This innovation crosses all categories from medical to automotive, aerospace/defense to consumer items and, most surely, the IoT.
The fiber optic connector is ever-ubiquitous from medical robotics to all levels of aviation to the Internet connection on which this submission was downloaded. The common ground for all disciplines is the condition of the transmission fiber at the time of transmission. Unlike a copper surface which will 'bear' some degree of cleanliness or corrosion, the fiber optic surface must be pristine clean or there is insertion loss caused by debris that can create misalignments. Micro losses of signal over multiple connections add up to create the troublesome time it takes for each of us to upload, download, or view a file, or video, or, assure the package is accurately delivered from a weapons platform.
The sciences of fiber optic inspection have evolved from a simple jeweler's loupe to fascinating instruments that decide for the technician whether the transmission fiber 'passes' or 'fails'. However, there is a critical flaw. Existing inspection devices view, characterize, 'pass and fail' a surface that is only a small two-dimensional segment of the actual connector. The innovation presented for consideration is a digital photographic device that views the connector itself as well as connection adapters in the reality of three-dimensions.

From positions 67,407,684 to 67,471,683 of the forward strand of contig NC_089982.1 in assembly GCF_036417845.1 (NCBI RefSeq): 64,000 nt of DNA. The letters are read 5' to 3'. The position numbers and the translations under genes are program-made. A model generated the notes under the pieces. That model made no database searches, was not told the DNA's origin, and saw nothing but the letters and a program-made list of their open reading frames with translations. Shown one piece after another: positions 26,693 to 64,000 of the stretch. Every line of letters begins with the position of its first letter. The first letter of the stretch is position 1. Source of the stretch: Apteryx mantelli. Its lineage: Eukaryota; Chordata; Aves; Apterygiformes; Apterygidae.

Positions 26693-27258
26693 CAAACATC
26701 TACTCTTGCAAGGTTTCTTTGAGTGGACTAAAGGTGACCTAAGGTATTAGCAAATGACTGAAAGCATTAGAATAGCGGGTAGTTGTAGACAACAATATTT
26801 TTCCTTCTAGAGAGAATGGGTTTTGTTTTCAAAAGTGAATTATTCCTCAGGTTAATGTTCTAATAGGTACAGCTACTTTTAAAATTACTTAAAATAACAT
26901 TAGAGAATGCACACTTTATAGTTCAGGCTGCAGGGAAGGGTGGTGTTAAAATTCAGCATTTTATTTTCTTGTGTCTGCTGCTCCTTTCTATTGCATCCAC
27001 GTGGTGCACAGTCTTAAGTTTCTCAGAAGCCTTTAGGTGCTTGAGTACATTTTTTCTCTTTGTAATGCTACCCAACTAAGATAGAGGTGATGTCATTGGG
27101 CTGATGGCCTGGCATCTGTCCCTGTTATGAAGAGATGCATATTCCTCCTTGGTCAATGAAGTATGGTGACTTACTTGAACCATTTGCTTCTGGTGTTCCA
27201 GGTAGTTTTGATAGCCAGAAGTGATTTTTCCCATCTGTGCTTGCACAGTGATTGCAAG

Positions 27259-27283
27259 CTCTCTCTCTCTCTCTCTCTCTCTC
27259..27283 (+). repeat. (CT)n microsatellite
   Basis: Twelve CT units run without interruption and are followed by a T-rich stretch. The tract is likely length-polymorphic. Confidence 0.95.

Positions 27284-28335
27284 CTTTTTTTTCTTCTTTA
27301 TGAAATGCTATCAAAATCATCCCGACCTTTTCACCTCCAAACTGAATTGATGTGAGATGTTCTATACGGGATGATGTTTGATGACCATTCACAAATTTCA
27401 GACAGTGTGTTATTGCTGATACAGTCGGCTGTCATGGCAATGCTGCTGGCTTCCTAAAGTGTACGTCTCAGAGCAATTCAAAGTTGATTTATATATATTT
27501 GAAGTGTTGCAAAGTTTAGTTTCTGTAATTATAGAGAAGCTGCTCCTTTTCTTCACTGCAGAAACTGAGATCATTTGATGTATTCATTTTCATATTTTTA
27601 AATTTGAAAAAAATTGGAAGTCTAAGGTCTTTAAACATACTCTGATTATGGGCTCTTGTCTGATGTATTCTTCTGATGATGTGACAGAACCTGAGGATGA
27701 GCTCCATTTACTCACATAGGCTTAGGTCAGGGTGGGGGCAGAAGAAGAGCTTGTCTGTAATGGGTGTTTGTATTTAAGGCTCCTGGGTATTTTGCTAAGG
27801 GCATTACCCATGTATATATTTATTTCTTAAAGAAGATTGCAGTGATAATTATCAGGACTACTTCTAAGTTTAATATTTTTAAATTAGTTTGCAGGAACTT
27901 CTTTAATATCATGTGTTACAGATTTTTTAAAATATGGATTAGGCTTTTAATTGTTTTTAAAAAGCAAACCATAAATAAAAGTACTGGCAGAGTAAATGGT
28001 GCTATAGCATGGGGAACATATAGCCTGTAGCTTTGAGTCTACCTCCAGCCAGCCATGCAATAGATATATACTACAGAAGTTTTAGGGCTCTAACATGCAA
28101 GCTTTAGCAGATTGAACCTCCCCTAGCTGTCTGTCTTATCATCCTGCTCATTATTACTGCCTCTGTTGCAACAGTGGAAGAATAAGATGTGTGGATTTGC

As unlikely as it may seem, existing standards and devices only present as little as 15% of the 'horizontal' connector surface for the technician to evaluate. Debris may be present in not only the remaining 85% of the horizontal surface, but also 100% of vertical surfaces and connection adapters that are not considered. In these instances, debris may cross-contaminate and create signal loss leading to failure. For the unfortunate technician unaware of this phenomenon, the resort is to reclean or replace a connector simply because debris present in unseen locations...because the inspection device goes not have adequate field of view, or, the worker had not been trained to consider these potentials.
Image "Pass" represents a fiber optic connector that existing inspection and training characterize as 'clean'. Debris on the 'vertical surfaces' is revealed by the invention.
The image "IMG_1946 (2)" defines the instrument as well as debris located on unseen vertical surfaces.
The Image "MT-Type Misalignment" defines a popular connector type in all listed categories. In this unusual picture, the alignment port is fouled leading to potential misalignments of the fibers (highlighted 'dots')